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Asha Parekh: The Silver Jubilee queen Asha Parekh

Asha Parekh: The Silver Jubilee queen

India Blooms News Service | @indiablooms | 03 Oct 2022, 02:22 am

Since the Dadasaheb Phalke Award was instituted 68 years ago, only seven Indian women from Indian cinema have been bestowed with the award. Asha Parekh happens to be only the seventh one.  Shoma A. Chatterji profiles one of the most successful heroines of  Hindi films who received the honour from President Droupadi Murmu on Sept 30

Asha Parekh ruled the Hindi screen much before the term ‘Bollywood’ was even conceived with one hit film after another. And to think that  she was rejected by director Vijay Bhatt for her first film role in the lead role for Goonj Uthi Shehnai on grounds that she did not have a screen presence.

She was heartbroken. But soon after, like a fairy tale guardian, Sasadhar Mukherjee, his brother Subrata Mukherjee along with writer-director Nasir Hussain picked her for Dil Deke Dekho (1959), an instant box office hit. She never looked back from then on. A star was born.

“They had called Sadhana and me for the screen test but Sadhana failed to turn up for the audition and it turned out to be lucky for me. Sadhana got her break in another film under the same unit called Love in Simla which was also a hit. Shammi Kapoor, my first hero became my favourite hero and friend.

"We acted in three more films. Among these, my favourite remains Vijay Anand-directed Teesri Manzil (1966) which gave me the opportunity of showing off my dancing skills. I loved Vijayji’s approach to direction and the way he handled his technical crew and his actors,” said Parekh in a recent interview.

Asha Parekh was the only child of her parents, her mother being a Bohra Muslim and her father a Hindu Gujarati. Though she projected as an impish, tomboyish heroine in her hit films like Ziddi, Jab Pyar Kisise Hota Hai (1961), Love in Tokyo, Phir Wohi Dil Laya Hoon (1963) she seamlessly and effectively changed tracks when certain roles and directors demanded her to and did extremely well in these films too.

Among these, the names that easily come to mind are – Kati Patang, Main Tulsi Tere Aangan Ki, Caravan, Chhaya, Baharon Ke Sapne, Do Badan (1966) .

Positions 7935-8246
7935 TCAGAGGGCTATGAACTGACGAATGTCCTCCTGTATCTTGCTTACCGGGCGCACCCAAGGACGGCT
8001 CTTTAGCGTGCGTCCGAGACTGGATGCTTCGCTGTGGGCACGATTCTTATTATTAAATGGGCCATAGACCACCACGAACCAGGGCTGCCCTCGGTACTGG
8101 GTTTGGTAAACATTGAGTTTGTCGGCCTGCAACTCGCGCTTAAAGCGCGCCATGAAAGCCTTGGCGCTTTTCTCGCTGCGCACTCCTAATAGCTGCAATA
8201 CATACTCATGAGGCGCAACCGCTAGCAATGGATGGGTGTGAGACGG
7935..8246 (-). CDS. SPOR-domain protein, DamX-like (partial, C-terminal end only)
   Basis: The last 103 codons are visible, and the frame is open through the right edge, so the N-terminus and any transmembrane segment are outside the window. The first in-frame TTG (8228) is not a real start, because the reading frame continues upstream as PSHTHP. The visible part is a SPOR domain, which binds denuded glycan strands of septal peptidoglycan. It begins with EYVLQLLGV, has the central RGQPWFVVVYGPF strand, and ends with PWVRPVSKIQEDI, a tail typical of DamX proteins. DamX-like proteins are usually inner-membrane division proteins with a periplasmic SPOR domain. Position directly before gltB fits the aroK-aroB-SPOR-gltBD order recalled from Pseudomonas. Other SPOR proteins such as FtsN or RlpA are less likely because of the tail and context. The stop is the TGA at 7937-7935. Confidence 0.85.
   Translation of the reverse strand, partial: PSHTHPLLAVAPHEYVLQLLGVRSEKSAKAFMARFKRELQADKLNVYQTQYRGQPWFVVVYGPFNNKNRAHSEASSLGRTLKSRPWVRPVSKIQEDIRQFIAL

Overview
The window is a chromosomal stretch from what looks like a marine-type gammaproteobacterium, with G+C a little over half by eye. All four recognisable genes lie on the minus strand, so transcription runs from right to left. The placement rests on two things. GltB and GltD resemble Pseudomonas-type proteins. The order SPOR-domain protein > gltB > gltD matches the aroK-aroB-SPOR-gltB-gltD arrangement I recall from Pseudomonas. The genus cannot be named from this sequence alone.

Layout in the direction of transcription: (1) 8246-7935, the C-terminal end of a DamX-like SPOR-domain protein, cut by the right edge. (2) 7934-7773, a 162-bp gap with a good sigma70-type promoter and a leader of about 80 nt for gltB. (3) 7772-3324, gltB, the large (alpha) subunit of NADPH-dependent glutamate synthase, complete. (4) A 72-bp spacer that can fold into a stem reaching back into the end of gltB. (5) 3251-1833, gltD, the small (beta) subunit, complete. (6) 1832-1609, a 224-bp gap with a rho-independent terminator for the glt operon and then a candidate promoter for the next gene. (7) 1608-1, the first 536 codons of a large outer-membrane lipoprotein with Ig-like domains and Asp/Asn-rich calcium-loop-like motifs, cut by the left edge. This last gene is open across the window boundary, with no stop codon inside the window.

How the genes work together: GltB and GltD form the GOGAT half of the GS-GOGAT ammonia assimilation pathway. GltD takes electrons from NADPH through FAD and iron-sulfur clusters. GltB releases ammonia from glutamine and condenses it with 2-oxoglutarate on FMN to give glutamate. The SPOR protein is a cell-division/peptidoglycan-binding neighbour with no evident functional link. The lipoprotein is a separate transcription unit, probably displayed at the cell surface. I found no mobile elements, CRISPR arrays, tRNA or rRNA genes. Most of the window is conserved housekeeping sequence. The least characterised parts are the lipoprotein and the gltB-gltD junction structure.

She won the Filmfare Best Actress Award for her role in Kati Patang, produced and directed by Shakti Samanta. In the film she played the role of a sober, pretty young woman who was forced to step into the shoes of a widow with a child though she was single and was not a mother.

This was opposite Rajesh Khanna as the hero which was not only a very big box office hit but the songs of which are popular to this day.

Asha Parekh  acted in 95 films, produced a few, mainly in Gujarati but stopped some time after she had graduated to character roles and so on and switched to television to produce her own programmes.

Parekh was bestowed the Gujarat State Award for Best Actress for her first Gujarati film Akhand Saubhagyavati (1963). Her Life Achievement Award from Filmfare came in 2002. Among other Lifetime Achievement Awards, are the Kalakar Award in 2004, the International Indian Film Academy Awards in 2006, the Pune International Film Festival Award in 2007 and the Ninth Annual Bollywood Award in Long Island, New York in 2007. 

She also received the Living Legend Award from the Federation of Indian Chambers of Commerce & Industry.

A notable film in which she played a character different from her routine song-dance-thriller-comic genre is Kaalia (1981). This was the only film in which she shared screen space with Amitabh Bachchan. But she calls these roles belonging to an “awkward phase” of her career.

So she stopped acting in films, and her friends recommended that she become a television director. She took their advice and became a television director in the early 1990s with the Gujarati serial Jyoti. She formed a production company, Akruti, and produced serials like Palash ke Phool, Baaje Payal, Kora Kagaz and a comedy, Dal Mein Kaala. She was the president of the Cine Artistes' Association from 1994 to 2000.

In her memoirs Hit Girl, co-authored with Khalid Mohammed published in 2017, Parekh openly admits to her long relationship with her director Nasir Hussain but they could not marry because “he was already married with two growing children and both of us were not keen to break a family. I was also quite close to his wife whose death broke Nasir completely and he passed away a year later, in 2002.”

Her regret was that the hospital she established for the poor was shut down. She said with a sigh, “This is not the first time we have had to close down the hospital. It had been closed in 2007. Now, in 2017, ten years later, it looks like it is to be taken over by a hospital chain. My hospital will now be turned into a 5-star health facility. That means the facilities will no longer be available to the poor and the underprivileged. Poor people die due to medical negligence.

The government hospitals are overcrowded and understaffed. That’s why I ran this no-profit hospital for the poor. It was my parents’ dream that I tend to the poor. Alas, the dream has ended.” This has since been rechristened BCJ Hospital and Asha Parekh Research Centre.

Among her large repertoire of films, my personal favourites are Do Badan (1966), Chirag (1969) Kati Patang (1970), Pagla Kahin Ka (1970) and Main Tulsi Tere Aangan Ki (1978) where her main co-actor was none other than Nutan.  Her favourite among the songs picturised on her is Jaaiye aap kahan jaayenge from the film Mere Sanam (1965).

(Shoma A. Chatterji is an award winning film critic)